|NMU||CALIFORNIA||Confidentiality/Privilege||Apr 25, 2000|
Reporter barred from courtroom wins right to stay
- A Los Angeles Times reporter was barred from a criminal trial of prison guards because he had been subpoenaed to appear as a witness, but the judge found that his presence would not affect the defendants’ fair trial rights.
A federal judge in Fresno has ruled that a reporter covering a trial could stay in the courtroom to report on the proceedings even though he had been listed as a possible witness by the defendants.
Federal District Judge Anthony Ishii on April 19 had barred Los Angeles Times reporter Mark Arax from staying in the courtroom following the defense’s April 18 subpoena of Arax as a possible witness in the trial of eight prison guards who are being tried on charges that they had orchestrated fights between the inmates they were supervising. The defense also subpoenaed Fresno Bee reporter Pam Podger, but she is not covering the trial.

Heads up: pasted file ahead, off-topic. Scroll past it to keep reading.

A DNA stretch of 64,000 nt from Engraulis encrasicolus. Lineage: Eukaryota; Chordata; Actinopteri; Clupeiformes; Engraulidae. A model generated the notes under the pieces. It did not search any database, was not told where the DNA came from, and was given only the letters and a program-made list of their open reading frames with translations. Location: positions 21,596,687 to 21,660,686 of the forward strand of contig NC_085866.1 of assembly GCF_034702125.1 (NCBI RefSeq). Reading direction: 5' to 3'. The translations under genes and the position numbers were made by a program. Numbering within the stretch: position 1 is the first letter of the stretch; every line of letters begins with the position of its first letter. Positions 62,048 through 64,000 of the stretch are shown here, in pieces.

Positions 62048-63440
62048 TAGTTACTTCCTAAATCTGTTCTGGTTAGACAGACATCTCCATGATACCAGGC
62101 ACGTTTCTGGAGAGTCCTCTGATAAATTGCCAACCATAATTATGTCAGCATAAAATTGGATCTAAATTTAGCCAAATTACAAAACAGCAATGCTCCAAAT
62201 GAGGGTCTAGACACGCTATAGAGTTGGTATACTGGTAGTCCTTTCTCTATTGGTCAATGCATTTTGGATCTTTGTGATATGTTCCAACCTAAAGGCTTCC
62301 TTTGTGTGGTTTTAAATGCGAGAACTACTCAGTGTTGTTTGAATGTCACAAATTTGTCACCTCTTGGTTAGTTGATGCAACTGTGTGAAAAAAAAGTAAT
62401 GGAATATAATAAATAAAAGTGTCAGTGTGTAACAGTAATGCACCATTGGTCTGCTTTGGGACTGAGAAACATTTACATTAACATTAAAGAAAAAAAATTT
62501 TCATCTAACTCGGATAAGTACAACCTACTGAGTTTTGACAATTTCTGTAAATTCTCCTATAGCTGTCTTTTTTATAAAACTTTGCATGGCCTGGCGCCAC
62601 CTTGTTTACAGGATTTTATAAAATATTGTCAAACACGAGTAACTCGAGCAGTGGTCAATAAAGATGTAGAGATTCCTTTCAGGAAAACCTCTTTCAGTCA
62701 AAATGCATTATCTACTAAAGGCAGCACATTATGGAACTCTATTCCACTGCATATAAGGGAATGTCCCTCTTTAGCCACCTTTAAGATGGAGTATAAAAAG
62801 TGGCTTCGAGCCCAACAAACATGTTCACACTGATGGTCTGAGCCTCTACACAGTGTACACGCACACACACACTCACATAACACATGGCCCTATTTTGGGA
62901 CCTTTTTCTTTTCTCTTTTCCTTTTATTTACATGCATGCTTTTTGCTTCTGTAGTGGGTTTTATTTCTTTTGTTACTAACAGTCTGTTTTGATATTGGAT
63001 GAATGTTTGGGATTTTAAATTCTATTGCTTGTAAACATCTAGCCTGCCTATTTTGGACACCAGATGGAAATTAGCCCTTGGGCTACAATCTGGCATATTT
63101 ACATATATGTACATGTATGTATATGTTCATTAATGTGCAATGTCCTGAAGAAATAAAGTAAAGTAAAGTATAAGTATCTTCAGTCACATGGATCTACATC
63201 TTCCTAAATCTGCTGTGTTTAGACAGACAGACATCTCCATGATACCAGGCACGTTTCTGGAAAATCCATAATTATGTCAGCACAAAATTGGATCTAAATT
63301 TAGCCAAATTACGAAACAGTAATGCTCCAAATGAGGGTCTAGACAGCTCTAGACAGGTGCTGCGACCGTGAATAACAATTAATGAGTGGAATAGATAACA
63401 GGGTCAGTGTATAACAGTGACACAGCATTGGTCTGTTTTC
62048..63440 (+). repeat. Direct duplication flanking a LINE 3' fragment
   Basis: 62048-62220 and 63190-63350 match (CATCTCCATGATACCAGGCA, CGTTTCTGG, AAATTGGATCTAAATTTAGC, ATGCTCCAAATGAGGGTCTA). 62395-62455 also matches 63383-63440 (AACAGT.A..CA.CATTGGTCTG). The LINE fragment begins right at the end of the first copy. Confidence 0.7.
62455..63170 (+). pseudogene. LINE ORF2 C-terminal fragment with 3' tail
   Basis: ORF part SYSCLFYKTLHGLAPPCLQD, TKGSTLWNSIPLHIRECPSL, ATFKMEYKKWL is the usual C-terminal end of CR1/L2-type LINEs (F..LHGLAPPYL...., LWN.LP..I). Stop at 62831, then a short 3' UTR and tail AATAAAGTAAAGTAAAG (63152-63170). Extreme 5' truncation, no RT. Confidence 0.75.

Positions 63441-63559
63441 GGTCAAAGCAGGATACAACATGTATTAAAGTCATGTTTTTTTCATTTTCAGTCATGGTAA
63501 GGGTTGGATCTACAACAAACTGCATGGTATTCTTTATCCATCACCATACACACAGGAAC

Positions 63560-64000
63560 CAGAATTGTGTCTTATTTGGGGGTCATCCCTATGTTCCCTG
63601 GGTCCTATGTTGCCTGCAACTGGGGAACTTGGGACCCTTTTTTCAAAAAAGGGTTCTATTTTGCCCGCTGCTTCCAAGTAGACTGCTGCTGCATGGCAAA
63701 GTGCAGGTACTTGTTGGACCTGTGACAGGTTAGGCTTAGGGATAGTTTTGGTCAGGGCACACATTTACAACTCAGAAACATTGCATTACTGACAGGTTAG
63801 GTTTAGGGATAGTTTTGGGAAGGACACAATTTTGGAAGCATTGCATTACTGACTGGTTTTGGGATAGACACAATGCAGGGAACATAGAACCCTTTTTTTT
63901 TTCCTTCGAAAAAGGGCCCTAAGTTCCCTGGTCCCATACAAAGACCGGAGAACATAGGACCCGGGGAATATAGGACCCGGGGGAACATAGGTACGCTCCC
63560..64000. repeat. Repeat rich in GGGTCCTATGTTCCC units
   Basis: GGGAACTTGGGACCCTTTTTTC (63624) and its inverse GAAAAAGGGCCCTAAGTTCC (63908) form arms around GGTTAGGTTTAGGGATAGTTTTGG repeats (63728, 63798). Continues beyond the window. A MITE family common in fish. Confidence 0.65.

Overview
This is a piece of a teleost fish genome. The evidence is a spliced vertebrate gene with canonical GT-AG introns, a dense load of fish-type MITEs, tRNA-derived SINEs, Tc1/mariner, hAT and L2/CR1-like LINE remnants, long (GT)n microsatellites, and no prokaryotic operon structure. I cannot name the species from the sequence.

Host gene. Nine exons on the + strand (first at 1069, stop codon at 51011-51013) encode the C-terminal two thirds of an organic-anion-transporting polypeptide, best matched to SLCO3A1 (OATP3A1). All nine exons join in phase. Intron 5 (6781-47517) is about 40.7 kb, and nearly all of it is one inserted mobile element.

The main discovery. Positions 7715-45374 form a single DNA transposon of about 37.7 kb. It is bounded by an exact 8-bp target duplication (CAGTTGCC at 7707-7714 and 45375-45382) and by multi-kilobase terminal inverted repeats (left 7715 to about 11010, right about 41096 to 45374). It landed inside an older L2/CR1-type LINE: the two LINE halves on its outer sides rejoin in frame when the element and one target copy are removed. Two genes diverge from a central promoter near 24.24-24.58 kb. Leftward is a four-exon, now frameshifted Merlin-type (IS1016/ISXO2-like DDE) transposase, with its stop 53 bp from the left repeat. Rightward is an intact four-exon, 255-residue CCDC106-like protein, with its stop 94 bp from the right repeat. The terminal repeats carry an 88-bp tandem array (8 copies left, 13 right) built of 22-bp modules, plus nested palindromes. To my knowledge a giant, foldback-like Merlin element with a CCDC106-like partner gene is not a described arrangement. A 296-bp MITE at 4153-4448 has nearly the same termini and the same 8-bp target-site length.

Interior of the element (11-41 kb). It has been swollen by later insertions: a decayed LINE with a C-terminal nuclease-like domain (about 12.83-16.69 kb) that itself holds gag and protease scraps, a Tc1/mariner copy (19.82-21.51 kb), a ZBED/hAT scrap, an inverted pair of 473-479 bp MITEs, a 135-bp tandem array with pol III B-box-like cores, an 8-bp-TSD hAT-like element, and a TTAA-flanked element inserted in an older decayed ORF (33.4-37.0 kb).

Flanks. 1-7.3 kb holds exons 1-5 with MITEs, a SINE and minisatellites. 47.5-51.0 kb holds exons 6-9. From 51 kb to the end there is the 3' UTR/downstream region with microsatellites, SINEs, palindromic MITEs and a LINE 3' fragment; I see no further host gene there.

After Arax and the Times were given an opportunity to argue their case at a hearing that lasted less than one hour, Ishii reversed his earlier ruling and allowed Arax to stay in the courtroom. Ishii specifically exempted Arax from the standing order barring all potential witnesses from attending other parts of the trial, according to an attorney for the Times.
Arax and the Times plan to also fight the subpoena against Arax at a May 15 hearing scheduled on the matter.
The newspaper argued at the hearing that Arax had a First Amendment right to stay in the courtroom in his role as a reporter because he was the only Times reporter working in the Central Valley where Fresno is located and because general constitutional considerations outweighed the general rule that potential witnesses can be barred from hearing argument and other evidence in the case. Ishii ruled that the defendants’ constitutional right to obtain a fair trial would not be harmed by Arax’s exercise of his First Amendment right.
Arax broke the story about the prison fights in 1996. His reporting included quotes from prison guard whistle-blowers who are scheduled to testify against the defendants.
An attorney for the defendants told the Associated Press that they subpoenaed Arax and Podger to testify about the facts contained in their stories, including the interviews, in the event that the whistle-blowers offer testimony that differs from what they said in 1996.
(U.S. v. Martin; Media Counsel: Bruce Owdom, Fresno)
© 2000 The Reporters Committee for Freedom of the Press